Politics, current affairs and riffs and reflections on the news.
The defeat of President Obama’s gun-control package last week undoubtedly represents the most dramatic disappointment in the entire history of the movement to restrict firearms abuse in the United States. Many observers sadly noted that it might take another tragedy on the scale of December’s massacre at Sandy Hook Elementary to secure enough votes for a serious reform measure. It is interesting, though, and perhaps even instructive, to recall just how brief is the history of gun control advocacy.
Rather than critique the outsized role guns play in American culture and society, as many Nation articles do now, our earliest pieces on the subject discussed firearms much as one would talk about books or paintings: public discussion of guns was seemingly limited to comparison, criticism, and review.
The Nation doesn’t appear to have even noticed the first modern gun control legislation, the National Firearms Act of 1934, which imposed heavy taxes and other restrictions on sawed-off rifles and machine guns. The issue was not an especially divisive one at the time, and the bill was supported by the National Rifle Association.
The first Nation article to critically consider the prevalence of guns in America was “Get Your Gun From the Army,” in June 1964 by Stanley Meisler, which used the Kennedy assassination as a jumping-off point to explore the unseemly collaboration between the US Army and the NRA—“the main force in the gun lobby that has prevented Congress so far from passing any meaningful legislation to restrict the ownership and use of guns,” Meisler wrote—to distribute weapons to hundreds of thousands of civilians and train them in their use. In effect, Meisler argued, the federal government, through the Army and the NRA, was subsidizing far-right-wing militias. If some of Meisler’s criticisms of the Civilian Marksmanship Program are no longer relevant—it was privatized in 1996, though it remains quasi-governmental and tax-exempt—his broad characterization of the gun lobby remains as apt as it was 49 years ago: “Despite the shock of the assassination,” gun legislation “will not be easy. It will be resisted every step of the way by the National Rifle Association.”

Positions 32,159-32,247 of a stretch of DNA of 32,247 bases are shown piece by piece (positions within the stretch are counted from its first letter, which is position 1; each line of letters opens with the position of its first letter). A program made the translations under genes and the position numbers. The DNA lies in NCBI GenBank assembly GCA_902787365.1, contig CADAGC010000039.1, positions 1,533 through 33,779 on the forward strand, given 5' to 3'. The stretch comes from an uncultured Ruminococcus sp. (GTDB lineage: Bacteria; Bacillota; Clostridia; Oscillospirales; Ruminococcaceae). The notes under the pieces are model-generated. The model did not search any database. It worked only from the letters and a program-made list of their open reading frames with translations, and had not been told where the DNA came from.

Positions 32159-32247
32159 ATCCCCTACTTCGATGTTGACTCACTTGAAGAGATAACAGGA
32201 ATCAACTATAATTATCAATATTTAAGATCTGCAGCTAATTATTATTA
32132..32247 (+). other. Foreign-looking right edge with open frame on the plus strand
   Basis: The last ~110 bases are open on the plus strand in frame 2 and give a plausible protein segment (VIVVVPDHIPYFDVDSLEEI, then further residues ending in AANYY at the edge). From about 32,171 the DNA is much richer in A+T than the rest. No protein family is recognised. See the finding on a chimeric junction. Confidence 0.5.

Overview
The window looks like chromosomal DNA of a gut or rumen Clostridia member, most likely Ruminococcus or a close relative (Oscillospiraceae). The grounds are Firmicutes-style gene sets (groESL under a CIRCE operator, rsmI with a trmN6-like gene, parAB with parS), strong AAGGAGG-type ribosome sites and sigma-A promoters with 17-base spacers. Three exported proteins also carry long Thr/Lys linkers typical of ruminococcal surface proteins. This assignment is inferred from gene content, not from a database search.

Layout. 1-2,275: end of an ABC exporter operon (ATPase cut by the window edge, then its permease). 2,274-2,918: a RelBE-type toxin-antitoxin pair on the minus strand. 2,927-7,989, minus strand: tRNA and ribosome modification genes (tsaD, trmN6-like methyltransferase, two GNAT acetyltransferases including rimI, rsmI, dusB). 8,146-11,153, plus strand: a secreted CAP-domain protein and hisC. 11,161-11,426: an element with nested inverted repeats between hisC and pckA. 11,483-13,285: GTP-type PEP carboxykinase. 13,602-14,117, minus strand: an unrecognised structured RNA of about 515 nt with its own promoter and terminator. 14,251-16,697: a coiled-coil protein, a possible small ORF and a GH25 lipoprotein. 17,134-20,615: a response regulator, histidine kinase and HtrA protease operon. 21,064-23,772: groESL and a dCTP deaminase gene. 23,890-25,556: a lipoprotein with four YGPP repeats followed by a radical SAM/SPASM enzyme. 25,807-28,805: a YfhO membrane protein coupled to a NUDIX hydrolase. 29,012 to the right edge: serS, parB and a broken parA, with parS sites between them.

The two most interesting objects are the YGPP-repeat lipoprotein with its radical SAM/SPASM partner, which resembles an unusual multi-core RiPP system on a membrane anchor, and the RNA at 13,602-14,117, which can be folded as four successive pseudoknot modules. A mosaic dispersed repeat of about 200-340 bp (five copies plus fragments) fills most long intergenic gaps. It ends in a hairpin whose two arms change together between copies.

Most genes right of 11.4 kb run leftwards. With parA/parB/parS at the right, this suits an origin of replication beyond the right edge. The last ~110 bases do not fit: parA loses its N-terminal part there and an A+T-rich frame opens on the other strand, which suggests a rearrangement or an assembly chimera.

Public support for gun legislation after the JFK assassination reached a crescendo after the deaths of Robert Kennedy and Martin Luther King, Jr. in the spring of 1968. “Guns, Congress and the Networks,” by Maureen Christopher, an editor of Advertising Age, examined the now-forgotten role the advertising industry played in early gun-control advocacy. “These image makers, adroit at consumer persuasion, are having much less success convincing Congressmen that the United States needs a strong national firearms law,” Christopher wrote. Eventually, the Gun Control Act of 1968 did pass, prohibiting felons and the mentally ill from purchasing weapons, broadly speaking.
Gun control advocacy in The Nation really took off in the early 1970s, with articles like “Getting Serious About Guns,” “The Demographics of Gun Control,” and “The Politics of Gun Control.” In the last of those, Michael Harrington—the congressman, not the socialist—bullet-pointed some of the NRA’s time-tested strategies: “They use their extensive media connections to misstate the details of proposed bills, and to play to fears about race, government domination and subversion by radicals.”